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International Journal of Case Reports and Images - IJCRI - Case Reports, Case Series, Case in Images, Clinical Images

     
Case Report
 
Idiopathic double telescoping intussusception in an adult
Sahoo Manash Ranjan1, Gowda Manoj Srinivas2, Kaladagi Raghavendra Mohan2,
1MBBS, MS (General Surgery), Associate Professor, Department of General Surgery, SCB Medical college and Hospital, Cuttack, Odisha, India.
2MBBS, MS (General Surgery), Post Graduate, Department of General Surgery, SCB Medical college and Hospital, Cuttack, Odisha, India.

doi:10.5348/ijcri-2013-12-412-CR-6

Address correspondence to:
Manash Ranjan Sahoo
Associate Professor Surgery, SCB Medical College and Hospital
Cuttack, Odisha
India - 753007
Phone: +919937025779
Email: manash67@gmail.com

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How to cite this article:
Sahoo MR, Gowda MS, Kaladagi RM. Idiopathic double telescoping intussusception in an adult. International Journal of Case Reports and Images 2013;4(12):691–694.


Abstract
Introduction: Intussusception is uncommon in adults compared with the pediatric population. Unlike its pediatric counterpart, intussusception in adults is associated with obvious pathology. Small bowel intussusceptions are much less common than the ileocolic type, with jejunoileal intussusceptions being amongst the rarest. There are no reports of double intussusception in literature. We report a first case of double telescoping intussusception in an adult where the proximal ileum (intussusceptum) is telescoping into distal ileum (intussuscipiens) and this as a whole is again telescoping into terminal ileum.
Case Report: A 46-year-old woman came to the emergency ward with a three-day history of pain abdomen, distension and multiple episodes of bilious vomiting. The abdomen was distended and there was rebound tenderness on palpation. There was a palpable mass just below the umbilicus. Plain X-ray abdomen showed multiple air fluid levels. Ultrasonography of abdomen showed dilated bowel loops, with target sign giving an impression of ileoileal intussusception. Intraoperatively double telescoping ileoileal intussusception was present one foot proximal to ileocecal junction. Resection of the ileal segment bearing the intussusception with end ileostomy was done.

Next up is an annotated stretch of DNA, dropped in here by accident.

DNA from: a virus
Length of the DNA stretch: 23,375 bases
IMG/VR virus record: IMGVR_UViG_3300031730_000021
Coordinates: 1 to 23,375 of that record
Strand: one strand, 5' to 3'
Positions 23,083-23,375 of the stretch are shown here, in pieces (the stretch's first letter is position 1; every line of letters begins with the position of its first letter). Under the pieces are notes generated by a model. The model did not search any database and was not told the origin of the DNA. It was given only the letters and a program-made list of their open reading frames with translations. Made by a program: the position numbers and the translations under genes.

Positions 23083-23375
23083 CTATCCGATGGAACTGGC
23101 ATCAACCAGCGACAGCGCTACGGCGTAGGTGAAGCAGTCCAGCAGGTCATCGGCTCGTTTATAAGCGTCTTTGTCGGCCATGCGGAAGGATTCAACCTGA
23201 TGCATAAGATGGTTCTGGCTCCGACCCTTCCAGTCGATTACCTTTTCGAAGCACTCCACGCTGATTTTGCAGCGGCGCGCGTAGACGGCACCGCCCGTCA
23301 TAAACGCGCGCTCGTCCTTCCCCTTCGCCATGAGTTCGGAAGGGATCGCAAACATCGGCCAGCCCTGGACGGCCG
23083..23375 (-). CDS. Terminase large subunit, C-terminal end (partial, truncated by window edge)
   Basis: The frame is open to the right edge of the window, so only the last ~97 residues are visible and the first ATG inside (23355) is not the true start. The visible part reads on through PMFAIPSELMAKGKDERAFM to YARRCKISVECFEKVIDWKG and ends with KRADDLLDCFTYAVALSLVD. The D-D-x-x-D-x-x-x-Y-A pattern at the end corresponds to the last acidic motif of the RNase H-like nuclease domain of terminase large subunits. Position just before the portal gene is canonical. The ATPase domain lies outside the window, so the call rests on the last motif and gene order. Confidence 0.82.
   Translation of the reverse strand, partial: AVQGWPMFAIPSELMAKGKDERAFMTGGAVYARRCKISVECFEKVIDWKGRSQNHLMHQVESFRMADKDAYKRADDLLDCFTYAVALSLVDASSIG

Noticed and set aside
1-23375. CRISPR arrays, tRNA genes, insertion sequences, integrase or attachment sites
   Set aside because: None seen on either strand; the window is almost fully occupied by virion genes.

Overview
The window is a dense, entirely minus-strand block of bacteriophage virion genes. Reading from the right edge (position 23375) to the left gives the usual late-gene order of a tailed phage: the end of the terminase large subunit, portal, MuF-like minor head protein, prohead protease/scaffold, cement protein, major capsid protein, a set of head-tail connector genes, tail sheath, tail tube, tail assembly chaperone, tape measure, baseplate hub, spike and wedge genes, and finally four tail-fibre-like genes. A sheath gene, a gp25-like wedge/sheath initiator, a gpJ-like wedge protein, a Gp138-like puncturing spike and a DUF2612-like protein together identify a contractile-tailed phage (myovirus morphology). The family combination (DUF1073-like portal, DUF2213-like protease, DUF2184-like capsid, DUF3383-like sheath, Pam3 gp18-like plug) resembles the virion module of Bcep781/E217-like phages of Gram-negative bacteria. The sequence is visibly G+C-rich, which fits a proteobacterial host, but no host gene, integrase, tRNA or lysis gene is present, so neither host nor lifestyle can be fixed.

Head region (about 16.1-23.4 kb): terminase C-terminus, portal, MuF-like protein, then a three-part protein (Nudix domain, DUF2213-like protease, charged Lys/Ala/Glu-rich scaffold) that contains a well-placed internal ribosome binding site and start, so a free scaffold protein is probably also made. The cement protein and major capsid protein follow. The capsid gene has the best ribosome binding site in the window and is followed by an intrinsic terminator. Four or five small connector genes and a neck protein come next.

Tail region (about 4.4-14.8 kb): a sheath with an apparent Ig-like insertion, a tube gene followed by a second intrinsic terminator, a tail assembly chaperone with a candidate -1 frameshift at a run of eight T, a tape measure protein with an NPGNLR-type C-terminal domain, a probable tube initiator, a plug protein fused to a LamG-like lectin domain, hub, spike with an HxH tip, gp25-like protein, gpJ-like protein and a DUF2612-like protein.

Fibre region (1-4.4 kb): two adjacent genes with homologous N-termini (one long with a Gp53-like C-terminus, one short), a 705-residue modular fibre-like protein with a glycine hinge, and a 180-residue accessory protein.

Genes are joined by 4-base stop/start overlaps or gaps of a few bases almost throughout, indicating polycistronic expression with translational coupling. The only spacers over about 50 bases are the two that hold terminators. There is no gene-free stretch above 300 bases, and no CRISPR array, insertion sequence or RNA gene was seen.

Conclusion: Intussusception in adults is very rare and has an identifiable cause in 80% of cases. Double telescoping intussusception is the condition where there will be a proximal segment intussuscepting in to the distal segment and this whole thing will again intussuscept into the still farther segment of intestine.

Keywords: Intussusception, Laparotomy, Intussusceptum, Intussuscipiens


Introduction

Intussusception was first reported in 1674 by Barbette from Amsterdam and further presented in a detailed report in 1789 by John Hunter as ‘introssusception’. Intussusception is defined as the telescoping of a segment of the gastrointestinal tract (intussusceptum) into an adjacent one (intussuscipiens). This may lead to intestinal obstruction and loss of blood supply to the area. More rarely, the intussusceptum may become strangulated, necrotic, and gangrenous and lead to sepsis or death. Intussusception is uncommon in adults compared with the pediatric population. It is estimated that only 5% of all intussusceptions occur in adults and approximately 5% of bowel obstructions in adults are the result of intussusception. [1] Clinically, intussusception in adults often presents with nonspecific symptoms such as abdominal pain, nausea, diarrhea, and rectal bleeding. The classical triad of symptoms seen in children of sausage-shaped palpable mass, red currant jelly stools, and acute abdominal pain is less often seen in adults. [2] [3] In contrast to childhood intussusception, which is idiopathic in 90% of cases, adult intussusception has a demonstrable lead point, which is a well-definable pathological abnormality in 70–90% of cases. [2] [3] [4] [5] Since 90% of pediatric cases are due to unidentifiable cause, only pneumatic or hydrostatic reduction of intussusception is sufficient. In contrast, adult intussusception needs surgical intervention due to associated pathologic lead point.